Games Rebels Play – February 2014
I played Amnesia Dark Descent… That game is horrible! I got sick before I could figure out how to get past the first part. I simply must be part of the group that brings this game down. I’m sure it gets better, but collecting tinder boxes, trying to light torches, and following purple footsteps is not a good time.
I’ve also played Anomaly 2. It’s equally boring, but in a different way. I like the idea of a tower defense squadron thing, but actually playing it was simply a matter of putting the healing wrench icon in the right place at the right time. I gold badged the tutorials, and okay – the truth comes out – I didn’t get far past the tutorials. I will try multiplayer next.
Speaking of multiplayer, I played a little Starcraft 2. Tore through someone’s vrays with upgraded mutas — hope that makes someone who reads this happy. Did I mention that I’m in a bronze league? It’s because I do silly thinks like accumulate mutas and upgrade them.
I played and finished the director’s cut of Deadly Premonition on the PS3, which I talked extensively about, along with other Rebels, on the latest x5. That has been my main attraction for the whole month. I don’t have much to add, except that it is a truly, uniquely fantastic game and a great Haitian rhum companion (or maybe it’s the other way around).
I managed to play — and quickly finish – Saints Row The Third. It was terribly dumb, juvenile, a bit crappy, and yet, stupidly fun (although entirely forgettable) in the end. Other than that, I’ve been playing tiny bits of Retro City Rampage DX, Witch & Hero and Resident Evil: The Mercenaries 3D on my 3DS. The latter was a very short-lived diversion that was, in no way, worth the $40 that Capcpom was originally asking for it; I’m glad I got my copy for $10, a much more fitting price.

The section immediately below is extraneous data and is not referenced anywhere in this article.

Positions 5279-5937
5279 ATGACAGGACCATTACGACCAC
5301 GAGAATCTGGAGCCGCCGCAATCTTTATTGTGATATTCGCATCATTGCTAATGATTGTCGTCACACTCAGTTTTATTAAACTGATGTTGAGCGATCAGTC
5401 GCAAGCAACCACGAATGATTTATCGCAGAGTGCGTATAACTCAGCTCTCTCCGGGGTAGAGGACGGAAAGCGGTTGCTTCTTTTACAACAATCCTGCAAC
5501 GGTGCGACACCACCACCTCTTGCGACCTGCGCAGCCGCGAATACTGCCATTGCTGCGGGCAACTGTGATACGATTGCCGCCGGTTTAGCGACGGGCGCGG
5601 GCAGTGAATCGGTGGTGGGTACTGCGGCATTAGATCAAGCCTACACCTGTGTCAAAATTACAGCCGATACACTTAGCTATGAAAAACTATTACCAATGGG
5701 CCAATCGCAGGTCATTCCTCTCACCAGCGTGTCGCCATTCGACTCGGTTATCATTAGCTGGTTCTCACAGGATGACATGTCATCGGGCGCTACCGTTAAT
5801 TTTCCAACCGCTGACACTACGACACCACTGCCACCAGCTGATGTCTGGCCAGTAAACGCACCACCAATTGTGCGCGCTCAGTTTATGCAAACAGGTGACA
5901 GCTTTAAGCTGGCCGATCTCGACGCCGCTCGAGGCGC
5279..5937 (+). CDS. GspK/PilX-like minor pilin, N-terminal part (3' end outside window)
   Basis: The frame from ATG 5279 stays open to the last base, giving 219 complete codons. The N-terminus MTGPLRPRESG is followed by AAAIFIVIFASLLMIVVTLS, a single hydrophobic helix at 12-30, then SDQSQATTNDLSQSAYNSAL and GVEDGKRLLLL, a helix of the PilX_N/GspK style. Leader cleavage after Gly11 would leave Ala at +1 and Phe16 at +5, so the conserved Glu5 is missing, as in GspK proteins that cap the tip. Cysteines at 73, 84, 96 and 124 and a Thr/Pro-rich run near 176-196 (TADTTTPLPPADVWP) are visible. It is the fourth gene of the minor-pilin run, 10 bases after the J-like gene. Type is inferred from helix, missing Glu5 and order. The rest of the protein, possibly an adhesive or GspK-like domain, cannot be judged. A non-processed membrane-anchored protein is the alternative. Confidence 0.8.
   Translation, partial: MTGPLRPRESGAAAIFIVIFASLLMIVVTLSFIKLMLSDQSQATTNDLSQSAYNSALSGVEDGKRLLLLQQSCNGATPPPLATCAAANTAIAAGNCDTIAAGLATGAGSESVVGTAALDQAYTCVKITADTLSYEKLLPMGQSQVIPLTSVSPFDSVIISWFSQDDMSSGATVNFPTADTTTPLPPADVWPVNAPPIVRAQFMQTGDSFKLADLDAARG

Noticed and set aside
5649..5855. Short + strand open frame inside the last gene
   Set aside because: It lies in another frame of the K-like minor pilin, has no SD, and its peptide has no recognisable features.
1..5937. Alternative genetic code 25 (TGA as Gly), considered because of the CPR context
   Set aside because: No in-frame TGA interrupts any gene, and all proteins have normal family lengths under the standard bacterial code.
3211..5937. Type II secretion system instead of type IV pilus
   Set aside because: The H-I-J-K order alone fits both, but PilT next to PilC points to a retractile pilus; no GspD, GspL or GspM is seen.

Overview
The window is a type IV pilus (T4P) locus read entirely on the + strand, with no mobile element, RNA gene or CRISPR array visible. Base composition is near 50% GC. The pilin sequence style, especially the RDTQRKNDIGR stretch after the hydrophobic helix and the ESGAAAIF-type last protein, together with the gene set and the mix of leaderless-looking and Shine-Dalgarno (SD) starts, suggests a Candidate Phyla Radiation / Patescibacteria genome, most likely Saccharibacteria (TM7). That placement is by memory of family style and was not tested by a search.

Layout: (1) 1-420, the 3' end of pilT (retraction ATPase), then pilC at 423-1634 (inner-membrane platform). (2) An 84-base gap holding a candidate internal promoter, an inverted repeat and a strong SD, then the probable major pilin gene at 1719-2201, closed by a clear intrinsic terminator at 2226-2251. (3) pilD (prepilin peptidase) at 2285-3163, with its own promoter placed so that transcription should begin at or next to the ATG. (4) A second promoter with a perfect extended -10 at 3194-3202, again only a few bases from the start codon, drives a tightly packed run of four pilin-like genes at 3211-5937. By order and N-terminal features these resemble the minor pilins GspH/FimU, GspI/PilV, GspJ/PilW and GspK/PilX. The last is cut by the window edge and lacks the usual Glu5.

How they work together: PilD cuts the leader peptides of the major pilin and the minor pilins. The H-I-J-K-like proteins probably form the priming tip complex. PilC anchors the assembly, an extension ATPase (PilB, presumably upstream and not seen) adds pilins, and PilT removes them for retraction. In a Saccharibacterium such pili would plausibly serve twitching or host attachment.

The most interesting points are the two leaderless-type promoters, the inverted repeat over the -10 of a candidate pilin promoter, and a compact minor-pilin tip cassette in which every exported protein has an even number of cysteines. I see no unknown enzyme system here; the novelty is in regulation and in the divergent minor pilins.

Last month, at the behest of Phil Bond, I began playing Hanafuda — the original Nintendo game! (Okay, so Nintendo didn’t invent Hanafuda, but their decks are among the most popular still being produced.) I had actually picked up a Nintendo-branded deck in Japan a little over ten years ago, but never opened it until now.
The basics: there are 48 cards separated into four set of 12 suits, with each suit being identified by a particular flower representing one of the 12 seasons — hence the “Hana” in “Hanafuda”. In koi-koi, the object is to match a card in your hand or from the draw pile to another card in the community pot. If you can’t, you must discard. The strategy is to collect a set of cards with various point values. While you can only take cards that match suit, these sets are largely formed from cards of different suits. The cards showing just flowers are the least amount of points. Some show animals, and this is also a set (although there are fewer of these). You can make a special set of just three particular animals for a lot of points. There are ribbons that form a set, or even higher-value ribbons with writing on them (scrolls), or a set of three purple ribbons (instead of the usual red). There are the light cards (e.g. Moon or Sun) which are worth quite a lot depending on the combination. And then there are special sets that combine with the sake cup. It seems complex and daunting at first, but it took me less than a week of playing to really get the hand of it.